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MegellasMe.jpgSeptember 12, 2010: I've returned home from attending the World War II Glider Symposium in Madison, Wisconsin. The conference honored an underappreciated aspect of our war effort -- the men who piloted or landed in gliders, most often along with equipment needed for immediate use in battle.

After lectures and presentations during the days, participants attended dinners on Thursday and Friday night. I was the keynote speaker at the first night's dinner, preceding a moving panel discussion involving veterans in attendance. 

In the picture, I'm with Jim Megellas, 93, the most decorated officer in the history of the 82nd Airborne. He earned the Distinguished Service Cross, the Silver Star twice, and several medals of honor -- and, if justice is served, eventually will be awarded the Congressional Medal of Honor.

Megellas was the keynote speaker the second night.

Meg Jones of the Milwaukee Journal Sentinel attended the presentations, held the first day at the U.S. Forest Product Lab at the edge of the University of Wisconsin campus. She did a terrific story on the glidermen in the Friday, September 10 paper, and it's available

I also watched as a Wisconsin television station also spoke with some of the "glidermen,"  and in the picture below in the lobby of the Forest Products lab building Thursday are: Raymond Nelson, Lester Schwarm, John Nasea Jr., and Robert Herriot.

Glidermen.jpgOn Thursday during the day, the program was fascinating, as I and the others heard from:

Kenneth Black, secretary of veterans affairs and a 22-year Army veteran.
-- Brigadier General
Donald Dunbar.
Dr. John Hall, who holds the Ambrose Hesseltine Chair at the UW history department. He spoke of Native American contributions to the airborne war effort that went far beyond the well-known "Code Talkers" and Ira Hayes' involvement in the iconic raising of the flag on Iwo Jima.
Dr. Richard Haney, retired professor at the University of Wisconsin-Whitewater. Dr. Haney, whom I met several years ago and have come to consider a colleague and friend, wrote a touching book, When Is Daddy Coming Home?, about his father's death during the war while serving in the 17th Airborne and his family's memories and reaction.
-- Lt. Col.
Guy Lofaro, a 23-year Army veteran and author of the upcoming The Sword of St. Michael: The 82nd Airborne Division in World War II.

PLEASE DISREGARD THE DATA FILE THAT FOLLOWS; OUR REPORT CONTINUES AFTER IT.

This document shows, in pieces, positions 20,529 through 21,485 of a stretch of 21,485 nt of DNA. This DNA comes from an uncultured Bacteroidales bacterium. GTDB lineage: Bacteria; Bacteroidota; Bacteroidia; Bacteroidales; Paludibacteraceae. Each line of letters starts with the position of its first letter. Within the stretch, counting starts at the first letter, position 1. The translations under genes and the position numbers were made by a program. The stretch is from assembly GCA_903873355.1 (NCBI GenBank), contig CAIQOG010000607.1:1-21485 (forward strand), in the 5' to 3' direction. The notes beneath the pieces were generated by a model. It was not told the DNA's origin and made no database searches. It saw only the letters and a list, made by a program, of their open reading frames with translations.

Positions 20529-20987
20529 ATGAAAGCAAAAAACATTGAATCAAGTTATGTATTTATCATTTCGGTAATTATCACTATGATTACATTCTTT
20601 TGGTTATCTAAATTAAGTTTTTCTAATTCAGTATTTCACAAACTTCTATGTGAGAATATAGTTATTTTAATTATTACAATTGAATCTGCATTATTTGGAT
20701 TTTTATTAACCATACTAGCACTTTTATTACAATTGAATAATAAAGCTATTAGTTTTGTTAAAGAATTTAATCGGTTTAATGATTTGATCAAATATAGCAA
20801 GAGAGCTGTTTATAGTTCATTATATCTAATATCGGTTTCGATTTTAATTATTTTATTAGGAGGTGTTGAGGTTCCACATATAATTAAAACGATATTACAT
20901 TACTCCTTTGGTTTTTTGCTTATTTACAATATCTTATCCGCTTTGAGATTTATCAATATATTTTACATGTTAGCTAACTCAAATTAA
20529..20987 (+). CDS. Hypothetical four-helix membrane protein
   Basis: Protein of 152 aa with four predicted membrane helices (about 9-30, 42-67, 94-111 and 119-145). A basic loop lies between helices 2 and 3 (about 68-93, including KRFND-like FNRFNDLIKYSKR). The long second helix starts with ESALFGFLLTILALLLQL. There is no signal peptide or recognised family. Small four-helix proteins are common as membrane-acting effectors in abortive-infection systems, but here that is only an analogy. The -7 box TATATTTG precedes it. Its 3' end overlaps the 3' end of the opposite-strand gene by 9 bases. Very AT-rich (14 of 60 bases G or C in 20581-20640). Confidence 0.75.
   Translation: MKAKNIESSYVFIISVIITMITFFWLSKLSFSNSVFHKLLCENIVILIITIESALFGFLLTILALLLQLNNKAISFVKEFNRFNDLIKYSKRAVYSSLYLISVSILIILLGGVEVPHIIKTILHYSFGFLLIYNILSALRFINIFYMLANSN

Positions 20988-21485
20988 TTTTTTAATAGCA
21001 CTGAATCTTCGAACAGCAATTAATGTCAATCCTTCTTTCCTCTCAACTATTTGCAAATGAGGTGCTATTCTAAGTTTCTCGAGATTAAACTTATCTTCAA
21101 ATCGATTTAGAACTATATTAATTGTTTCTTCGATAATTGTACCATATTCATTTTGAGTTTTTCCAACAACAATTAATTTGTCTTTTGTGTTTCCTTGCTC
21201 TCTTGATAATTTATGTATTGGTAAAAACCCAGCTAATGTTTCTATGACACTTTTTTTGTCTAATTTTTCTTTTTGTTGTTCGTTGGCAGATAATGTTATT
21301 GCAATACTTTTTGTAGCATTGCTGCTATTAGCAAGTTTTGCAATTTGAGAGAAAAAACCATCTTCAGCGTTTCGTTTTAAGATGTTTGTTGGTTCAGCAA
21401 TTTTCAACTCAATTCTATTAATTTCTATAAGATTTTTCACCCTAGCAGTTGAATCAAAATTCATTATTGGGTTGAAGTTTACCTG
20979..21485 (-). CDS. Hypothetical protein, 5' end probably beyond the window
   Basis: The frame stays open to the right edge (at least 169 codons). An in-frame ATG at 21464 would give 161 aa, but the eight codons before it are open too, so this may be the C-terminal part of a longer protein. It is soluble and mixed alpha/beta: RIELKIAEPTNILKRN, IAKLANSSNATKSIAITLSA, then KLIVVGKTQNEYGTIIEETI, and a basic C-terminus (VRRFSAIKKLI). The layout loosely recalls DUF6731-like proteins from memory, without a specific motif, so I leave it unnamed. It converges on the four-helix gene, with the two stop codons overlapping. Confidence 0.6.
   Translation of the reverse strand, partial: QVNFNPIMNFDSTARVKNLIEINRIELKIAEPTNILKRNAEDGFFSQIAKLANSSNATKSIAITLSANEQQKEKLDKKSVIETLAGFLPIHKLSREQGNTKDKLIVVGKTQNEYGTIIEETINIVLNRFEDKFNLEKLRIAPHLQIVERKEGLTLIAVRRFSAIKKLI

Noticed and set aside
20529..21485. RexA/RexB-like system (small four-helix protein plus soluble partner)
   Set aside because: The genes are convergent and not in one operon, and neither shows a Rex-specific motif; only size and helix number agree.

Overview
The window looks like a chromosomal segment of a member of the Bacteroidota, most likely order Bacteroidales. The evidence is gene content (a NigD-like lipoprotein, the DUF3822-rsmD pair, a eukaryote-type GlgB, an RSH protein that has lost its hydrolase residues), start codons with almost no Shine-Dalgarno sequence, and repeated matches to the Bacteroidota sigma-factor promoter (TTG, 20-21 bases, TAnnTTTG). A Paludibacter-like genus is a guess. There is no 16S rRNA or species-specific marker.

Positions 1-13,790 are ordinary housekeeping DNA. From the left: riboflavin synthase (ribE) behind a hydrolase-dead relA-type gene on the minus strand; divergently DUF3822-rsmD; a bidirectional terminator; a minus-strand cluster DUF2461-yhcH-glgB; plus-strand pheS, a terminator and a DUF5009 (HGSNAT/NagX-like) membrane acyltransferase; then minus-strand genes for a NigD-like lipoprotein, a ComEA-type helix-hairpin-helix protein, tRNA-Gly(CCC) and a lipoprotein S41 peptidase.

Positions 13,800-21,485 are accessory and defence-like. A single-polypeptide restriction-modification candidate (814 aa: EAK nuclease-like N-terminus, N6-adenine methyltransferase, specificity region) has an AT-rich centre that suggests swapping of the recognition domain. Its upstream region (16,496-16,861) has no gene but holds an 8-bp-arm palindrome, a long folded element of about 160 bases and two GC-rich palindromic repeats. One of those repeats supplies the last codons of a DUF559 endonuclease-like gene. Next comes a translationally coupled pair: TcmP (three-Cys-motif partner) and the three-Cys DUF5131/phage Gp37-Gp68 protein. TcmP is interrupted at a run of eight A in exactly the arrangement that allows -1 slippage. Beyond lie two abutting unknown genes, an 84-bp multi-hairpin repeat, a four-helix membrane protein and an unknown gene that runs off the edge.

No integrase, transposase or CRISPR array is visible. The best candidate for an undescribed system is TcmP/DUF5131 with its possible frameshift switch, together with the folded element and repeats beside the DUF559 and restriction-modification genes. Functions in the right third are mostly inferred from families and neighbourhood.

Dr. J. Norman Grim of Flagstaff, Arizona, author of
To Fly the Gentle Giants: The Training of WWII Glider Pilots.

In my speech, I briefly discussed a visit to Fort Morgan, Colorado, one of the training sites for glider pilots during the war. (Yes, there's an exhibit on the glider pilots in the Glenn Miller Museum in the Fort Morgan Library building). Then I discussed the voyage of discovery that led to Third Down and a War to Go, and also the concept that I was a representative of a generation that not only took too long to say thank you, but also took too long to act as if we cared.

Megellas and I talked about the phenomenon I discussed in my speech -- the tendency of so many World War II veterans to keep their wartime experiences to themselves for so many years, not even opening up to their families; but to perhaps open up late in life, if given the opportunity. He said he resisted implorations to discuss his experiences for many, many years, but then sat down to write the book on his own terms, considered it catharsis, and has been able to be more open and comfortable discussing it all since.

I returned to Denver Friday, earlier than planned, because of sad family circumstances and didn't attend the second day of the conference and the second night's dinner. Unfortunately, I wasn't able to see and hear presentations from:

-- Dr. Ellsworth Brown, director of the Wisconsin Historical Society.
-- Glider historian Charles Day, author of the scarce and much-praised Silent Ones: WWII Invasion Glider Test and Experiment. In our discussions Thursday, I quickly realized Day is a great guy ... despite being an Ohio State fan.
-- S.W. (Susan) Maynes, author of The "G" is for Guts, about her uncle, glider pilot Charles Stephens. Stephens was shot in the hip during a glider landing under fire in March 1945, suffered additional injuries in the crash, was captured by the Germans, but spent only about a week under their control before Allied forces showed up.
-- Gary Detore, author of the upcoming 321 Field Artillery.

GliderSigning.jpg(LEFT: Terry Frei; Kathy Borkowski of Wisconsin Historical Society Press; and Richard Carlton Haney, author of When is Daddy Coming Home.)
(RIGHT: Charles Currier and Terry Frei.) GliderCurrierFrei.jpg
As part of my preparation, I previously had purchased Grim's and Maynes' books via Amazon. I came home with a signed copy of Megellas' All the Way to Berlin, a lot of memories, increased appreciation of the glidermen's roles in the war effort, and debts or gratitude to Symposium president Sara Connor;  operations coordinator Jim Romlein; Continental Broadcasting president David Peschau, who acted as media coordinator; and Kathy Borkowski and all at the Wisconsin Historical Society Press.
Also, thanks to friend Charles Currier of Beloit, who came up for the dinner. Charles' father, Ken Currier, and my father were roommates, fellow starting guards labeled "Roughie" and "Toughie," fellow WWII pilots, and best friends for life. Charles also played for the Badgers himself in the 1960s. I always make sure to point out the picture in Third Down and a War to Go of Charles as a toddler, on the post-war Badgers practice field with his father.

And, of course, thanks to all the veterans in attendance.


ABOVE: Glider pilot George Theis of Roanoke, Texas, talks about landing and serving in Operation Varsity. Jim Megellas is next to him, listening.